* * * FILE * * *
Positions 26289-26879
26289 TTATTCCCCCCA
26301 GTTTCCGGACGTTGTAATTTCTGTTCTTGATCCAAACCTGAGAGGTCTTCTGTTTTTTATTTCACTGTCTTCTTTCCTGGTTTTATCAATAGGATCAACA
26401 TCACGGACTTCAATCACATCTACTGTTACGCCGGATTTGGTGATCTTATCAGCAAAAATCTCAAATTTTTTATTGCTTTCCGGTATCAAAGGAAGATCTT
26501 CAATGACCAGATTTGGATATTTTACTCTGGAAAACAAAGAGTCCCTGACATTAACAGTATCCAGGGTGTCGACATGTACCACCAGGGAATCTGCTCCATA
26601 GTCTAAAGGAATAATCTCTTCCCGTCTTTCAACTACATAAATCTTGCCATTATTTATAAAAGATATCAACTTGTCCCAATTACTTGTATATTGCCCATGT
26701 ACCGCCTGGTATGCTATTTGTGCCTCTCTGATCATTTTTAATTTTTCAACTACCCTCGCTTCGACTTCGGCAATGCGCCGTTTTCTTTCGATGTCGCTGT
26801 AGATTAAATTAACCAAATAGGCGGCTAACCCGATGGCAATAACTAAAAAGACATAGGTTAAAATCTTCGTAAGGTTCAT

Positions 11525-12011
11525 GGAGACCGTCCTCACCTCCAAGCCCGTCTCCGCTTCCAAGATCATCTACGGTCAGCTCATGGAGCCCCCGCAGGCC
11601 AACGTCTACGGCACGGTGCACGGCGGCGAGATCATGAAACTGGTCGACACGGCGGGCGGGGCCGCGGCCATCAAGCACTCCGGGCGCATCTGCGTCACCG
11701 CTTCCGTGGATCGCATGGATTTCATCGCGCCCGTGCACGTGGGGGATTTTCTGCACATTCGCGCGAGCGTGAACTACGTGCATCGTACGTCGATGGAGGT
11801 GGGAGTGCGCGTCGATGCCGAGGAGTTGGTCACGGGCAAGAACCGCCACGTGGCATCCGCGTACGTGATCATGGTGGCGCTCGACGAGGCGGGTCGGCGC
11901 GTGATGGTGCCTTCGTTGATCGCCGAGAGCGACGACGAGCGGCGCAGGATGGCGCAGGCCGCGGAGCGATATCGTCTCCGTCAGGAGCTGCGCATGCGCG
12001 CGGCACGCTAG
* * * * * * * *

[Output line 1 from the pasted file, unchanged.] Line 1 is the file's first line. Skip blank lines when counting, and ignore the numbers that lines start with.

Positions 26289-26879